My first instinct was to be like "WHY! Every time I try to enter some kind of zen-like, life-affirming mental space something happens to completely take the spit out of me. AS SOON as I have a little money in place something drastic and car-related and tripled digit comes up to wreck it all." This was followed by blind, shaking rage at the officer who had pulled me over but couldn't explain what I was supposed to do with the ticket once I got it other than "read the back," while I watched another car run through the exact same yellow-to-red light without being pulled over. Followed by the urge to throw things, which lasted all the way to Spangles' house, where I experienced the urge to take it all out on him.
In a Herculean effort not to hurt his feelings with my misplaced anger, I took myself back out for a teary-eyed, rage-filled walk around the block. It turned into several blocks, while I frantically flipped through the mental rolodex of my hodgepodge accumulation of tips and techniques for dealing with all my feeeeeeeeelings.
There was the technique of just allowing the feeling to inhabit my body, not to fight but let it be "a guest in the house" as Rumi puts it. To really focus in on it, "listen" to it, describe how it feels. (Blackness in the lungs and a flaming scowl-mask, if you're wondering.) The phrase "the only way out is through" floated through my head. Then I thought of Anne Lammott, who has written that "Help me help me help me" and "Thank you thank you thank you" are the two best prayers she knows. I don't know how I feel about prayer, but I figured I would send out a big mental "Help!" to whatever benevolent forces might be out there, just to cover my bases.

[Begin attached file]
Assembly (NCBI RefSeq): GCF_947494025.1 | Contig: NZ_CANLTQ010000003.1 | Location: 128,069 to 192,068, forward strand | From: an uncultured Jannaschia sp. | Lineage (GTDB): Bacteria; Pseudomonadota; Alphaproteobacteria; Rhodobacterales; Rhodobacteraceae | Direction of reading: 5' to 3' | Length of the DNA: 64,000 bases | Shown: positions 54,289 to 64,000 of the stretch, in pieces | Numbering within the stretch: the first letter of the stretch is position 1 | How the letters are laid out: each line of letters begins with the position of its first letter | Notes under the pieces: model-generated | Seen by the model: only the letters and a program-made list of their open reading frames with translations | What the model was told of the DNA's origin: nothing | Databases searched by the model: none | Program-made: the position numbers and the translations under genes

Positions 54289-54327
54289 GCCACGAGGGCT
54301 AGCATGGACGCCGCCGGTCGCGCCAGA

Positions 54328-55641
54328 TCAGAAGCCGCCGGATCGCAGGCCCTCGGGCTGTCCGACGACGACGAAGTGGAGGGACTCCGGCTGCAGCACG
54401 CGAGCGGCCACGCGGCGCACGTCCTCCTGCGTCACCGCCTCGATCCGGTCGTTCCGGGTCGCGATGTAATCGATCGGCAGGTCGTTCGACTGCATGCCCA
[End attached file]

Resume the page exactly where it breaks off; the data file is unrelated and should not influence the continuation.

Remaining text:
The pythons started to deconstrict, and my frantic pace slowed a little. Then I tried examining these thoughts about how EVERY time I do this or that something bad happens, to see if they held water. They didn't really, as I'm sure you're shocked to hear.
By the final block, I realized that giving me the stupid ticket almost definitely was not ruining Officer Assface's evening, so why should it ruin mine. I wouldn't give him the satisfaction.
Then I realized that in all that psychologizing myself I had really worked up an appetite, so I went to go get Spangles. A plate of Ethiopian food and a glass of red wine later, I was like "what ticket?"
So there it stands. And I have the following message for the world at large:
Listen, bad stuff that happens, I don't like your methods, and if that was your idea of a joke I think your sense of humor is a pile of steaming doody. I just want you to know that I refuse to consider this some kind of test. The only test I give an eyelash about it my own evaluation of myself.
So bad luck in the world, and any and every person or force that would conspire to bring me down: you can suck it. I will swing back. I will write long angry updates to my blog. I will find a way to make meaning out of you and weave you into my rich tapestry of human effin' experience, and I will win. I will be happy. I will be content. I will live a good life, I will love people, I will enjoy the snot out of everything that I can, I will continue to grow incensed about injustice, and I will fight, and if I go down, I will go down with my arms swinging. I will not stand by and be a passenger in my own life. I will not let circumstances dictate my frame of mind, I will suck the ever-living bright side and silver lining out of every batch of mouldering lemons that I can, and I will survive, and I will live to tell the tale.
Also, neener neener neener, you're a poopoohead and a buttface, go fly a kite, and I hope you choke. Amen.